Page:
Washington, D.C. Reclaims its Role as a Jazz Destination
University of Maryland, College Park
Chris Vadala, PhD is the director of jazz studies and professor of saxophone, leading eight other jazz professors at UMD. Bassist Tom Baldwin and drummer and vibes player Chuck Redd are just two of many hard-gigging jazz professors. There are some 30 jazz majors and up to 100 students enrolled in related classes each semester. About five instrumentalists graduate in jazz studies yearly. They can earn a bachelor's or master's degree or a related doctorate.
Quite a few UMD graduates teach in university jazz programs. Trombonist Jen Krupa is a member of many noteworthy ensembles including the world famous Diva Jazz Orchestra. Trumpeter Terell Stafford heads jazz studies at Temple University and Kenny Rittenhouse teaches at George Mason and performs with Smithsonian Jazz Masterworks Orchestra. The Kenny Rittenhouse Septet recently released New York Suite. Many other UMD graduates have music careers. Some have joined military bands such as the Airmen of Note, Army Blues, Army Jazz Ambassadors, Navy Commodores, The Next Wave Naval Academy band, West Point Army Jazz Knights, Marine band and military jazz bands overseas. Some teach and others are busy free-lancers.
High school musicians take note: many career military musicians retire after playing good music in the service, then enter a second career phase in which they record numerous albums and reap top industry awards. Joining a service band can be a smart move.
Adult Jazz Education
Adult jazz education programs are having a huge impact on the level of musicianship in the region. Two teaching artists offer programs teaching jazz improvisation to instrumentalists and vocalists. They serve about 500 students each year.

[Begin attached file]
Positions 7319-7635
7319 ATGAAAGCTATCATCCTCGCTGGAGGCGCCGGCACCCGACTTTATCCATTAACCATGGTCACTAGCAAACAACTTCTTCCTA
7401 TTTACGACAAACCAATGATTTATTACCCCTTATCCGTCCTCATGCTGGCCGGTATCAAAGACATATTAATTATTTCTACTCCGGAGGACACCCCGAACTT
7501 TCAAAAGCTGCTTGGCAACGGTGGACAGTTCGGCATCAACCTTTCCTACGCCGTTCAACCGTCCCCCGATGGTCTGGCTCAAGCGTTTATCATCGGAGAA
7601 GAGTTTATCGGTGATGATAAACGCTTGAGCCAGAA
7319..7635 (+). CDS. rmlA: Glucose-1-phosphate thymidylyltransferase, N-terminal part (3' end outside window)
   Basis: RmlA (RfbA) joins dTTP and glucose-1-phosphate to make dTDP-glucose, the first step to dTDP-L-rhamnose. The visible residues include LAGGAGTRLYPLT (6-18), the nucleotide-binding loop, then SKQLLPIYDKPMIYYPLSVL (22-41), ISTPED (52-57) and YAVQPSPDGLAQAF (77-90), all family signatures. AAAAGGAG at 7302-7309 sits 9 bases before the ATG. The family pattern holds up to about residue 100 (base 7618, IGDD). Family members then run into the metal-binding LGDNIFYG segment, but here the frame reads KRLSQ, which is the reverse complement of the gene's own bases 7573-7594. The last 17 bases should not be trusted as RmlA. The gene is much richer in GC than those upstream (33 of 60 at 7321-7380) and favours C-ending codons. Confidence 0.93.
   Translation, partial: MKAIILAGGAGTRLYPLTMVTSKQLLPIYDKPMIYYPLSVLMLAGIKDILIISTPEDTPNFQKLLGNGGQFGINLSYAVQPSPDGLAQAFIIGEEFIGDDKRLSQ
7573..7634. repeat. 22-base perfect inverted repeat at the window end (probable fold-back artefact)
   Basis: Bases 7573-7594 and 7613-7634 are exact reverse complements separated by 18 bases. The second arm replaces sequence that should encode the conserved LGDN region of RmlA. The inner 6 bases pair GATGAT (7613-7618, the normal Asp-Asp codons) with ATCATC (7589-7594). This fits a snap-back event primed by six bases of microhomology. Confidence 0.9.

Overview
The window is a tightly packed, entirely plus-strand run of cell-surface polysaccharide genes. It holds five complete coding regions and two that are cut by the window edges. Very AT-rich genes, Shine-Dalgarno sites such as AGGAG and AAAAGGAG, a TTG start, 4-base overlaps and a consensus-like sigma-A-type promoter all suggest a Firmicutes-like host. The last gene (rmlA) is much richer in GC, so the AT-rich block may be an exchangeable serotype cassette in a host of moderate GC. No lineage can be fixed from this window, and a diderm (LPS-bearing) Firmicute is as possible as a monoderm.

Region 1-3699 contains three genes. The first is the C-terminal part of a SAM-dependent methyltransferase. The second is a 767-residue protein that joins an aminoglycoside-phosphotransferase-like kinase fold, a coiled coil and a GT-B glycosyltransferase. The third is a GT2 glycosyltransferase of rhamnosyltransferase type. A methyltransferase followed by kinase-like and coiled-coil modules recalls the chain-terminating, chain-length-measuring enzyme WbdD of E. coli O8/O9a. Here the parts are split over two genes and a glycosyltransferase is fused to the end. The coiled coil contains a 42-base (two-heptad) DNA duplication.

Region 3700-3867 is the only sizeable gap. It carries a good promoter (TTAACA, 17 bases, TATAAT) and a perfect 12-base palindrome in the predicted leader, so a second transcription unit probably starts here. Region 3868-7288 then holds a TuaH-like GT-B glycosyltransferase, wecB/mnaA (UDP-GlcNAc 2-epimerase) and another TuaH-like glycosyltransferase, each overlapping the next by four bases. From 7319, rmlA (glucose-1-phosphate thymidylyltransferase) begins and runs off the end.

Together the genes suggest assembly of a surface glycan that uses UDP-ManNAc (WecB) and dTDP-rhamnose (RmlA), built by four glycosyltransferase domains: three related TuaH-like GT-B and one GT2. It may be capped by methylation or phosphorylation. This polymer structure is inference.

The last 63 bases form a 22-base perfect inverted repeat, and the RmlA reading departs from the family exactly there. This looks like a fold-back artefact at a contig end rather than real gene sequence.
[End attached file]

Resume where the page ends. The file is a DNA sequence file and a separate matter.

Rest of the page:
Northern Virginia guitarist and jazz instructor Paul Pieper established two programs in 2007 with the goal of making jazz training enjoyable for adult students: The Jazz Workshop and The Vocal Workshop. "The focus is on straight ahead jazz," says Pieper. He tries to confer "a gigging musician's skill set" and useful repertoire. "I want to teach people things that have the most practical value," he says, "things that will actually make them sound better. They might need less theory and more ear training."
The Jazz Workshop
Students in The Jazz Workshop (52 and growing) attend three or four two-hour sessions per month. Also leading these sessions are bassists Gavin Fallow (also an accomplished violinist) and Bhagwan Khalsa, who also plays guitar and piano. Khalsa plays with the Eric Byrd Trio and co-directs B & B Music Lessons with Brad Clements (offering individual home instruction). Pieper says, "Students are mostly doing this to enjoy themselves and have music make their lives a bit richer." Most will remain hobbyists.
The Vocal Workshop
Inspired by the late Ronnie Wells, Pieper established The Vocal Workshop in 2009, installing as instructor pianist Chris Grasso, well-known accompanist and music director at the Mandarin Oriental Restaurant in DC. (Check out his concerts with stellar vocalist Sharon Clark.) In the workshop's eight-week sessions, singers perform in a trio and end with a public performance at Blues Alley. Sessions are held in Northern Virginia, the District and Maryland. They focus on the classic repertoire of The Great American Songbook.
Jazz Band Masterclass
Saxophonist and educator Jeff Antoniuk takes a different approach. When he created Jazz Band Masterclass 10 years ago, teaching in combo classes was a novel concept. His classes are grouped by ability level and improvisation and theory are emphasized. Twice monthly, 13 different bands meet in the District and nearby Annapolis, Maryland. Antoniuk is so busy with the program that he had to give up a long-term adjunct teaching position at Towson University. He also brought in acclaimed bassist Amy Shook and classical/jazz pianist, conductor and composer Fred Hughes to lead some of the bands.
inDepth Jazz Clinics & Concerts